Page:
The Oromo leader Merera Gudina was released from detention on Wednesday morning after more than one year in prison. Mr. Merera was arrested in November 2016 on the charge of violating “Ethiopia’s state of emergency by having contact with terrorist and anti-peace groups.” Human rights organisations accused the Ethiopian government of impeding the free movement of opposition leaders. Amnesty International’s African Program Director Netsanet Belay stated that “Hundreds of prisoners of conscience continue to languish in jail, accused or prosecuted for legitimate exercise of their freedom of expression or simply for standing up for human rights.”
Africa: High Level Panel on international migration in Africa stresses migration issues
The first meeting of the High Level Panel on International Migration (HLPM) placed emphasis on regional migration priorities and actionable commitments that will make the implementation of the work plan of the final report successful. Participants agreed on the need for effective cooperation to deal with migration. The main report of the Panel is to be presented in July.
- Meeting by High Level Panel On International Migration in Africa Pushes Migration Issues on top of the Agenda
Europe: Head of Eritrean embassy office in The Hague declared ‘persona non grata’
The Dutch Government has declared the head of the Eritrean embassy office in The Hague ‘persona non grata’ and has demanded his immediate departure. The decision followed a motion issued by the Dutch parliament to close the Eritrean embassy. The decision for dismissal was made after reports of the intimidation and coercion, especially connected to the collection of the 2% Eritrean diaspora tax, stirred political and societal unrest in the Netherlands. In addition, the Dutch government was shocked by evidence of coercion to pay the tax and to sign a ‘regret form’ recorded by Dutch radio programme Argos.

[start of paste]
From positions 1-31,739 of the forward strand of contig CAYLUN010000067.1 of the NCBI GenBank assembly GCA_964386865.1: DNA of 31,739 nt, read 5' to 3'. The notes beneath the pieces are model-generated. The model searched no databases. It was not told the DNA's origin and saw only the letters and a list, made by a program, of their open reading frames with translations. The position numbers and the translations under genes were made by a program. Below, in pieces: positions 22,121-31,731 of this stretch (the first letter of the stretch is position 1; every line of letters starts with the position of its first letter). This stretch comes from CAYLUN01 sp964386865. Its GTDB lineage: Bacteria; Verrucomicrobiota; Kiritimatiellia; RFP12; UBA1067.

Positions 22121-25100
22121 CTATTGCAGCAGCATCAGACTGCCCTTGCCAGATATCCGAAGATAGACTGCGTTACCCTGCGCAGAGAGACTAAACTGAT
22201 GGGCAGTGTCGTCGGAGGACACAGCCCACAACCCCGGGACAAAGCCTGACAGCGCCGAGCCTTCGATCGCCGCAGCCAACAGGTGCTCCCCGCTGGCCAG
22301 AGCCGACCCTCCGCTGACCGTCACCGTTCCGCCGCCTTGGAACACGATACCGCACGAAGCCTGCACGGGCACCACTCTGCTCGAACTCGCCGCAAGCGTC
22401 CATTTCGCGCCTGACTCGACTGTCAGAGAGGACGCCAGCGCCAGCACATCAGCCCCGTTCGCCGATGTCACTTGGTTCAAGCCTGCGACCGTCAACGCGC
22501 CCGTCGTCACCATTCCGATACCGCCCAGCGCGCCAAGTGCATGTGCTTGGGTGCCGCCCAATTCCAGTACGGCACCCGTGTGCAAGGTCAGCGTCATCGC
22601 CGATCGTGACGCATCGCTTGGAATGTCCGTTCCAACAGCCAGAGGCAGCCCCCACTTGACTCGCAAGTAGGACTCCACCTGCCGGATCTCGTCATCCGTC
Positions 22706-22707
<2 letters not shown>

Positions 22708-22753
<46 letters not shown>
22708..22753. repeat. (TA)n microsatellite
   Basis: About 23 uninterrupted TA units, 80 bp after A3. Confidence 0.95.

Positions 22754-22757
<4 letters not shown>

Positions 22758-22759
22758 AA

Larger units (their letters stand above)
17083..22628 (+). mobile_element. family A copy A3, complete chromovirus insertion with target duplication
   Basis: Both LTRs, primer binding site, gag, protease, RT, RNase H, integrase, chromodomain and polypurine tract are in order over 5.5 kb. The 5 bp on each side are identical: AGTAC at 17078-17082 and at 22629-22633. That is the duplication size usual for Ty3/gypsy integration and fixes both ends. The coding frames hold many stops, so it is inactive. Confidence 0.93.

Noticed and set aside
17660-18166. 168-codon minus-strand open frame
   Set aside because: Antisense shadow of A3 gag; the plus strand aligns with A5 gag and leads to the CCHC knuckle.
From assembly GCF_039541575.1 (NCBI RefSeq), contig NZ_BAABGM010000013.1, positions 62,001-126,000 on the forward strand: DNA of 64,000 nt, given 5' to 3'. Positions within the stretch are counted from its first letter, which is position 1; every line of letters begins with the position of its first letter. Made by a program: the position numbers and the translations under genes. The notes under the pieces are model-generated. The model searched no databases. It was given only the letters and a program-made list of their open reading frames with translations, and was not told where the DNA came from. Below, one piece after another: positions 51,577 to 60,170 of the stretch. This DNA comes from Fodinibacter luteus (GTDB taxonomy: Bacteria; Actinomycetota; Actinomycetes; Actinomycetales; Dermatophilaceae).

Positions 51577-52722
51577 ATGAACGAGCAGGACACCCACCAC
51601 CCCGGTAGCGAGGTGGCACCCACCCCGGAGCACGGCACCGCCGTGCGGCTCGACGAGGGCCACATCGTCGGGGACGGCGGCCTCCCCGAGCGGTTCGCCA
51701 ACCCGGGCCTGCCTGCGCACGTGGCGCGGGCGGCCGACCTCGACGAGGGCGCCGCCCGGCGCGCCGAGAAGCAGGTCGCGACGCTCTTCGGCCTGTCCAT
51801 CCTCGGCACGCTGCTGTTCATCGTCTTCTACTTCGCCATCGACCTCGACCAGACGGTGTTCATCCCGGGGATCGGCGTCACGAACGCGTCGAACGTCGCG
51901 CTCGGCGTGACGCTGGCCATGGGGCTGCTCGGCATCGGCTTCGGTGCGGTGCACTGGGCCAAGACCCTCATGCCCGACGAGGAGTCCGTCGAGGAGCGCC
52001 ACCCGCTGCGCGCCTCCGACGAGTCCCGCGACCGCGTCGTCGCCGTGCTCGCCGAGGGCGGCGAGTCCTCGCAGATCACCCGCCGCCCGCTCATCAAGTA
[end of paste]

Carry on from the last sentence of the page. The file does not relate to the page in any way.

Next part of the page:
- Head of Eritrean embassy office in The Hague declared ‘persona non grata’
- Dutch government expels Eritrean Charge d’Affaires. Text of official letter
Europe: The European Court of Human Rights accepts Sudanese nationals’ appeal against Italian government
The ECHR accepted the appeals for the Sudanese nationals’, who say that they were illegally rounded up and forcibly removed through of a deal made by the Italian and Sudanese police chiefs. The Court has asked for further details from the Italian government in order to investigate whether the European Convention was violated. The Italian Government is to reply by March 30.
Europe: Hungary vs. NGOs – new program proposes taxes for migration assistance by Hungarian groups
According to proposed measures, any organisation that ‘aids illegal migration’ and receives foreign funding would have to register and provide their data to the courts. These measures would be in force “until the end of the migration crisis”, the Hungarian government says. Further details of the proposal are to be published on Thursday.
Europe: Arrivals of migrants to the Italian coast declines after deal with Tripoli
On Tuesday, around 1,400 migrants in overcrowded boats were saved and two bodies were recovered, Italy’s coast guard said. Neither their nationalities nor further information about the ones that passed away were given. Until now, the number of migrants arriving in Italy’s coast has been 974, compared to last year’s count of 2,393, the Interior Ministry said on Tuesday.